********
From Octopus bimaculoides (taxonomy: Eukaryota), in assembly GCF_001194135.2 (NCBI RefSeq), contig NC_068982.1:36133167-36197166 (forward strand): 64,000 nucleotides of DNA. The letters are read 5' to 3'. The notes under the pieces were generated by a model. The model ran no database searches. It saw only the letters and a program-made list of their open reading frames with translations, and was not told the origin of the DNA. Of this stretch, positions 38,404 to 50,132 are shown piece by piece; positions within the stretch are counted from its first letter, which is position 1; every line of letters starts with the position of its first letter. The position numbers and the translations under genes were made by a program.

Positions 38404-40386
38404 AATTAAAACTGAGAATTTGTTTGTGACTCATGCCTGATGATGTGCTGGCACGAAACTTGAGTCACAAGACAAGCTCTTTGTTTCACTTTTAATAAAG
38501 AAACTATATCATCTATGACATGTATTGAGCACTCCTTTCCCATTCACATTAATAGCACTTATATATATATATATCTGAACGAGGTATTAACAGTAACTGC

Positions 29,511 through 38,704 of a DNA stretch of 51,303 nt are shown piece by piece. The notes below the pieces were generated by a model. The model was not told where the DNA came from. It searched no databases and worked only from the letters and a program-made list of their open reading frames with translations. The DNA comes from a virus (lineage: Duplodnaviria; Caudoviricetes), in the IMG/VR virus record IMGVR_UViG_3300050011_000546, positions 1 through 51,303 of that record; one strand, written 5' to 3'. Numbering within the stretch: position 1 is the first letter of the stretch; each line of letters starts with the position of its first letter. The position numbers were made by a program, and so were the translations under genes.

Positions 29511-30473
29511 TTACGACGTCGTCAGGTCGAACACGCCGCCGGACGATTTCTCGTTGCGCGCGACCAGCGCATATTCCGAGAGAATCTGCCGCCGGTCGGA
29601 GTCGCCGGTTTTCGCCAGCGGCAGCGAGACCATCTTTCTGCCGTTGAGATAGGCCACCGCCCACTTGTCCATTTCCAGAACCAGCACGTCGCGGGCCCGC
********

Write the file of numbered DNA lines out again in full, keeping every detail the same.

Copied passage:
From Octopus bimaculoides (taxonomy: Eukaryota), in assembly GCF_001194135.2 (NCBI RefSeq), contig NC_068982.1:36133167-36197166 (forward strand): 64,000 nucleotides of DNA. The letters are read 5' to 3'. The notes under the pieces were generated by a model. The model ran no database searches. It saw only the letters and a program-made list of their open reading frames with translations, and was not told the origin of the DNA. Of this stretch, positions 38,404 to 50,132 are shown piece by piece; positions within the stretch are counted from its first letter, which is position 1; every line of letters starts with the position of its first letter. The position numbers and the translations under genes were made by a program.

Positions 38404-40386
38404 AATTAAAACTGAGAATTTGTTTGTGACTCATGCCTGATGATGTGCTGGCACGAAACTTGAGTCACAAGACAAGCTCTTTGTTTCACTTTTAATAAAG
38501 AAACTATATCATCTATGACATGTATTGAGCACTCCTTTCCCATTCACATTAATAGCACTTATATATATATATATCTGAACGAGGTATTAACAGTAACTGC

Positions 29,511 through 38,704 of a DNA stretch of 51,303 nt are shown piece by piece. The notes below the pieces were generated by a model. The model was not told where the DNA came from. It searched no databases and worked only from the letters and a program-made list of their open reading frames with translations. The DNA comes from a virus (lineage: Duplodnaviria; Caudoviricetes), in the IMG/VR virus record IMGVR_UViG_3300050011_000546, positions 1 through 51,303 of that record; one strand, written 5' to 3'. Numbering within the stretch: position 1 is the first letter of the stretch; each line of letters starts with the position of its first letter. The position numbers were made by a program, and so were the translations under genes.

Positions 29511-30473
29511 TTACGACGTCGTCAGGTCGAACACGCCGCCGGACGATTTCTCGTTGCGCGCGACCAGCGCATATTCCGAGAGAATCTGCCGCCGGTCGGA
29601 GTCGCCGGTTTTCGCCAGCGGCAGCGAGACCATCTTTCTGCCGTTGAGATAGGCCACCGCCCACTTGTCCATTTCCAGAACCAGCACGTCGCGGGCCCGC